- Aftermath: the celebrity, if still alive has moved from reflective to penitent. If the celebrity is dead, this is usually when you start seeing tears on the part of friends and families.
- Today…: We quickly fast forward through umpteen years of dinner theatre, bad sitcoms or retirement to now where the celebrity lives in obscurity / uber-fame and, at last, a decent marriage/sense of self esteem. Happiness is coming around the corner. (If the celebrity is dead now, then some happier moment with them is brought to mind in summation).
Like all formulas, some steps are skipped, or elided into others, or there are twists, but for the most part, that’s the story behind the True Hollywood Story.
Some other basic rules for the E! True Hollywood Story: Always underscore the scene with grating music (not as much as Entertainment Tonight, but enough to be irritable nonetheless). Always establish the passing of time by indicating the celebrity’s age in just about every paragraph (“35 year-old Loretta Swit”). And people on the upswing are “riding high”, bad things happen “following their success” and their addictions are always “spiraling” (indeed often “spiraling out of control”).
While the format works well with the famous, it’s just as well with the increasingly obscure. Goodness knows how many porn kings, would-be starlets, has-been producers and never-gonna-be hangers on have made compelling subject matter for the E! True Hollywood Story. All they need are the magic elements. These are:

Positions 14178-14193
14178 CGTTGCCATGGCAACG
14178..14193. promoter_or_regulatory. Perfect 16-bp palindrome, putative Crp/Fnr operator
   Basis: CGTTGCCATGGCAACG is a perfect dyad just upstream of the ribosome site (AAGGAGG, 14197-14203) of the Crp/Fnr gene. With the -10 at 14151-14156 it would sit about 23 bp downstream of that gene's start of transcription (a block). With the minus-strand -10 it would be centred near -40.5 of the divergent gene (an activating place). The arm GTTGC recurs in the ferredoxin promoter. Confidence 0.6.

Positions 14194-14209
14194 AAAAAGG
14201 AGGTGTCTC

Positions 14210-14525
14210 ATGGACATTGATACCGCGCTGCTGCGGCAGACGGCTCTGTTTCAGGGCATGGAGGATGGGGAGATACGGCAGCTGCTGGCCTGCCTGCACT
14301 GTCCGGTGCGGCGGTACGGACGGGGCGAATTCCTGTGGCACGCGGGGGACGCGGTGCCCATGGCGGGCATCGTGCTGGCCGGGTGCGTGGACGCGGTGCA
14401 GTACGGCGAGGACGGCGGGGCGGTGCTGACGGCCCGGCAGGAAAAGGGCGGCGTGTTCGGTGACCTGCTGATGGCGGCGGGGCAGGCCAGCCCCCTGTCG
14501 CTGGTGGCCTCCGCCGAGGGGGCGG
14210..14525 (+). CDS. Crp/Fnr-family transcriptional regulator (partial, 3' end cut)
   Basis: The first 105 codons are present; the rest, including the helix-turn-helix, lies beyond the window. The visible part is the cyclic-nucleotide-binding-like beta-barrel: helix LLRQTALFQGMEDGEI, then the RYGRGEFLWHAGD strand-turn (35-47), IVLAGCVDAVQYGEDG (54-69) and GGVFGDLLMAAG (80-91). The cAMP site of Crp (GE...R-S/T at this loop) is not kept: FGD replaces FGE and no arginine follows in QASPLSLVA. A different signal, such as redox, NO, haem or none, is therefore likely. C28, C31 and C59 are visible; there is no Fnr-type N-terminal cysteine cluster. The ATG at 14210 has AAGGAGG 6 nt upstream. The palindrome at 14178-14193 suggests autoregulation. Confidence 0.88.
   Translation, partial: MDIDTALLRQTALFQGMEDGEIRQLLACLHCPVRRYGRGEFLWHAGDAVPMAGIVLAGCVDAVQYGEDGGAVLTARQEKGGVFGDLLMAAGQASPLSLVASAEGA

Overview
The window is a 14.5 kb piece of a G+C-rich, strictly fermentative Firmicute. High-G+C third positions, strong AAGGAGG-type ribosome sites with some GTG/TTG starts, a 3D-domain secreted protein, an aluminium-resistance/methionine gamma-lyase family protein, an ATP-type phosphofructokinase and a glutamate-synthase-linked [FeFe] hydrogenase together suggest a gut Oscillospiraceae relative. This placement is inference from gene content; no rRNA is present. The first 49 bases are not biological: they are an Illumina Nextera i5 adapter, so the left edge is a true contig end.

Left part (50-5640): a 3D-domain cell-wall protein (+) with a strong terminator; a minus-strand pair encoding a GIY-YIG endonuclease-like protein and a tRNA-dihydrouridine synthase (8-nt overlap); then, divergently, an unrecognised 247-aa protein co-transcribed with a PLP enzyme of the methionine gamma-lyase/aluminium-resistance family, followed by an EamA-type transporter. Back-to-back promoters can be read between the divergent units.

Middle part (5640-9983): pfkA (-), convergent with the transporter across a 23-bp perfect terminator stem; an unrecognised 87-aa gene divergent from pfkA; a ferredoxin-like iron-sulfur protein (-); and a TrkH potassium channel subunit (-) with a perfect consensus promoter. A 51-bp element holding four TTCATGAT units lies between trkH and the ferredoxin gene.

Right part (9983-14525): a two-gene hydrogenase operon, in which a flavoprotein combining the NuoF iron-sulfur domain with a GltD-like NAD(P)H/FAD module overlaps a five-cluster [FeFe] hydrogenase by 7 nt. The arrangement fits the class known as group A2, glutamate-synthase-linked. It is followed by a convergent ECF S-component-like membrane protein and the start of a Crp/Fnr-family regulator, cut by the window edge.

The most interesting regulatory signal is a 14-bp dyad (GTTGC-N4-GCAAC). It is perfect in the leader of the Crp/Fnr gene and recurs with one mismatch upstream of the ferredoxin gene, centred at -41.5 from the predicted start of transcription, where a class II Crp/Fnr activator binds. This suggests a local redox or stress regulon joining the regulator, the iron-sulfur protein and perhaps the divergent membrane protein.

Sitcoms: The E! True Hollywood Story formula works best with sitcom stars. I don’t know why, but it seems like just about every sitcom that has been held in public esteem over the past forty years—with the possible exception of M*A*S*H—seems to have been a breeding ground for excess, hubris and depravity. Jay North, Dennis the Menace from the 1950s sitcom of the same name, is a key example: childhood fame, then obscurity, punctuated by spiralling addiction, depression and finally serenity in obscurity. Or Danny Bonaduce from The Partridge Family (rinse and repeat). And then there’s the male leads of Bewitched: Darrin No. 1 (Dick York) is hopped up on pain killers, while Darrin No. 2 (Dick Seargant) is cowering in the closet. And let’s not even go near the seething cauldron of rage and misery that was the set of Diff’rent Strokes…
Sex: which, surprisingly, doesn’t appear as often as you’d think. The E! True Hollywood way involves reconstructions in soft lighting, or actual photographs with the naughty bits pixeled out. David Strickland’s biog feature lots of arty-looking scenes in strip clubs, while dozens of soft core photos of Bettie Page had her, ah, best side, treated with the ‘radial blur’ feature in Adobe Photoshop, much to the amusement of some intern at E! I’m sure.